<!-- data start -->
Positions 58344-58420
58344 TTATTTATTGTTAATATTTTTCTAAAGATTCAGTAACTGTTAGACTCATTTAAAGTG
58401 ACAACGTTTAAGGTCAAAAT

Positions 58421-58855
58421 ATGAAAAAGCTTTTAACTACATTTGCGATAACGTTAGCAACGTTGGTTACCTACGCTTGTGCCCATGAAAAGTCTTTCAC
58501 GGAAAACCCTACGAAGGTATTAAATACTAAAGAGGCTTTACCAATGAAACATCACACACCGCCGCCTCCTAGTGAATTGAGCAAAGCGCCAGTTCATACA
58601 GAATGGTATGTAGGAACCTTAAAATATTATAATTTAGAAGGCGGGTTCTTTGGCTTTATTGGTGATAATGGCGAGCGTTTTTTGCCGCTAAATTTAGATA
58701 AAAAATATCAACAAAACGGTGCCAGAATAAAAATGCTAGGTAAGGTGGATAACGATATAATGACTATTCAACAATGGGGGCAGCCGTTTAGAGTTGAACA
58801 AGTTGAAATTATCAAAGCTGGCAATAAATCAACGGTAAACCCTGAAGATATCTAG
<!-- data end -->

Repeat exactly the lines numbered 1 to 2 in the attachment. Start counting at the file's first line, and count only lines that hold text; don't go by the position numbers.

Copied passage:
Positions 58344-58420
58344 TTATTTATTGTTAATATTTTTCTAAAGATTCAGTAACTGTTAGACTCATTTAAAGTG